A Life in a Year – 9th May, Seafood Dining in Portugal

We arrived in Peso Da Regua and as it was almost mid afternoon we needed something to eat so we set about looking for a café or a bar but something suitable was difficult to find and so with options running out we choose a simple place on the road next to the river and made selections from a restricted but satisfyingly cheap menu.

Micky selected the local sausage, I choose hake and the girls went for what they thought was the safe option of a fish salad, but if they were expecting John West tuna they were in for a shock because when it arrived it was a plate of black eyed beans and chopped egg and a couple of unappetizing grilled fish complete with heads with bulging eyes and tails plonked on top.

Portugal is a seafaring nation with a huge fishing industry and this is reflected in the amount of seafood eaten. The country has Europe’s highest fish consumption per capita and is among the top four in the world. Fish is served grilled, boiled, fried or deep-fried, stewed or even roasted. Cod is the type of fish most consumed in Portugal and it is said that there are more than three hundred and sixty-five ways to cook it, one for every day of the year. In recognition of this Portugal has been granted an ‘Exclusive Economic Zone’, which is a sea zone in the Atlantic Ocean over which the Portuguese have special rights in respect of exploration and use of marine resources.  For the record it is the third largest Exclusive Economic Zone of the European Union, after France and the United Kingdom and the eleventh largest in the world.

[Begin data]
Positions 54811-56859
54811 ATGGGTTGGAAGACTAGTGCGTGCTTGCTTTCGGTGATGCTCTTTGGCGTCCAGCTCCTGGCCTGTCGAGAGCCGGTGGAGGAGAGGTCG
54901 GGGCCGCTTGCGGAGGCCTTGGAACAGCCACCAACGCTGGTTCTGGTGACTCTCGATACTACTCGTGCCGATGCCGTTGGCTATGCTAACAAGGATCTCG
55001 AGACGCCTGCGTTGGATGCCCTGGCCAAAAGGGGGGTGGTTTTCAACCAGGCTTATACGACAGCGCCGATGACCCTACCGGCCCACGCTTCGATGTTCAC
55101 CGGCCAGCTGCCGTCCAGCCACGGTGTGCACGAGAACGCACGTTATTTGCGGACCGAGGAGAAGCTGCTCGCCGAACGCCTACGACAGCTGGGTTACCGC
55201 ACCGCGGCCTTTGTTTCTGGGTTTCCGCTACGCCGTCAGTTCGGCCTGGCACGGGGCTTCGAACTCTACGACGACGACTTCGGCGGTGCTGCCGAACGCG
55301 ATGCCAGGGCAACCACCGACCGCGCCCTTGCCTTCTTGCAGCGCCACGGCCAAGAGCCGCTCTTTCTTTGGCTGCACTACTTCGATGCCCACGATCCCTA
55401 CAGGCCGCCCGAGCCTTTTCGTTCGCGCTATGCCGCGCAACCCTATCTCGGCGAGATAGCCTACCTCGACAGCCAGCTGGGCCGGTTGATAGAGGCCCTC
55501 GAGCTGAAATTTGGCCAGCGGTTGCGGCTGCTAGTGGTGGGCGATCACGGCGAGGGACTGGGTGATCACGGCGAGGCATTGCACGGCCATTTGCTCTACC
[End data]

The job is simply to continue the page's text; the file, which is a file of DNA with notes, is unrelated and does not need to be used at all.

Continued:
Kim will eat mostly anything and Christine reluctantly finished hers but I would not describe Sue as a seafood enthusiast at the best of times and she really prefers her fish either in breadcrumbs or batter.  I wouldn’t say that she is a fussy eater but when it comes to fish she doesn’t really care for things that slither, float, or crawl about the seabed so she pushed this ugly critter around the plate a couple of times and then tried to cover it up with her knife and fork in a way that we used to try and hide uneaten food as children.  It didn’t work then and it didn’t work now and this gastro incident was a serious setback in Sue’s journey towards more adventurous dining.

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